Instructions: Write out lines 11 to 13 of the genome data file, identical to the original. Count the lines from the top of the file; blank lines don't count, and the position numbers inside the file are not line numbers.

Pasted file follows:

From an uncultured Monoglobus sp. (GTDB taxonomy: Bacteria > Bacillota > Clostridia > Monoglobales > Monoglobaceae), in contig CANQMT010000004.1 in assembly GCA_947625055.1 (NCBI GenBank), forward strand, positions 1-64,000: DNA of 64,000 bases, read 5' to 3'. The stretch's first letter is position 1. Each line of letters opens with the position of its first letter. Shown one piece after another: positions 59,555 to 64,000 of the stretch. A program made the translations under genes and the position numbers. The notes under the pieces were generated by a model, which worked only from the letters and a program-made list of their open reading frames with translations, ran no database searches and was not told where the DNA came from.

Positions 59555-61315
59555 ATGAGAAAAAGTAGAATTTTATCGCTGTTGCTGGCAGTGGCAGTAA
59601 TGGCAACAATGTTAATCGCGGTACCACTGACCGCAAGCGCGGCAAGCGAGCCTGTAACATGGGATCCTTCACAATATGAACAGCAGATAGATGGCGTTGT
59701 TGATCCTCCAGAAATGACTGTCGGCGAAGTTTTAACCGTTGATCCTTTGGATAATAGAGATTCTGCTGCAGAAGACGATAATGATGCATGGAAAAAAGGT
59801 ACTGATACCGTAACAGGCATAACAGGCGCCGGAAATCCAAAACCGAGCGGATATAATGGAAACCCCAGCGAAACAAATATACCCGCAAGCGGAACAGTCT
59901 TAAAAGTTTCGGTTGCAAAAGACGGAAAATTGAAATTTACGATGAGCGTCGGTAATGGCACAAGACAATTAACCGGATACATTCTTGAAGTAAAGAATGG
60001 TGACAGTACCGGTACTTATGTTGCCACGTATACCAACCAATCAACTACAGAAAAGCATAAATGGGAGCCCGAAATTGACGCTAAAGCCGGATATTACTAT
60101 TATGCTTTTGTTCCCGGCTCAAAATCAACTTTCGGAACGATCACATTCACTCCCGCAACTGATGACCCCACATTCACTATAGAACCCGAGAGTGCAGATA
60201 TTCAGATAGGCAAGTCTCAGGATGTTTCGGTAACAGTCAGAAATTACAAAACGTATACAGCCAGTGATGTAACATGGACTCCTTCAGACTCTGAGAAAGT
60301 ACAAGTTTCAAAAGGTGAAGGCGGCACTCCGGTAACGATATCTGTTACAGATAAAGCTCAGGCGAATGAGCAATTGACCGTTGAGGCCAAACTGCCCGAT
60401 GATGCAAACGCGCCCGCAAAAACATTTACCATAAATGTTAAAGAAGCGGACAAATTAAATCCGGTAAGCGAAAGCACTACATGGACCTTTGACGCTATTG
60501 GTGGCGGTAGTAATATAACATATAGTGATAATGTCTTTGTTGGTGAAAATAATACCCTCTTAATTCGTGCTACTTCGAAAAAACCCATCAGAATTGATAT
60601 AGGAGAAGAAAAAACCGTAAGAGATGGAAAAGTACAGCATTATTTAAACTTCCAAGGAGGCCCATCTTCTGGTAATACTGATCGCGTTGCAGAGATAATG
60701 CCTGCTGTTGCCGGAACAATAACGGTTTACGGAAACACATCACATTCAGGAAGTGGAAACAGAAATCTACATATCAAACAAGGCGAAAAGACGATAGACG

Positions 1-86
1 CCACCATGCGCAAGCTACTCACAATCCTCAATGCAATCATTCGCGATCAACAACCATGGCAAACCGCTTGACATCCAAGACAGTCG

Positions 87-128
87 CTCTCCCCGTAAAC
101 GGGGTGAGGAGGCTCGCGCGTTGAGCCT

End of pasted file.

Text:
60301 ACAAGTTTCAAAAGGTGAAGGCGGCACTCCGGTAACGATATCTGTTACAGATAAAGCTCAGGCGAATGAGCAATTGACCGTTGAGGCCAAACTGCCCGAT
60401 GATGCAAACGCGCCCGCAAAAACATTTACCATAAATGTTAAAGAAGCGGACAAATTAAATCCGGTAAGCGAAAGCACTACATGGACCTTTGACGCTATTG
60501 GTGGCGGTAGTAATATAACATATAGTGATAATGTCTTTGTTGGTGAAAATAATACCCTCTTAATTCGTGCTACTTCGAAAAAACCCATCAGAATTGATAT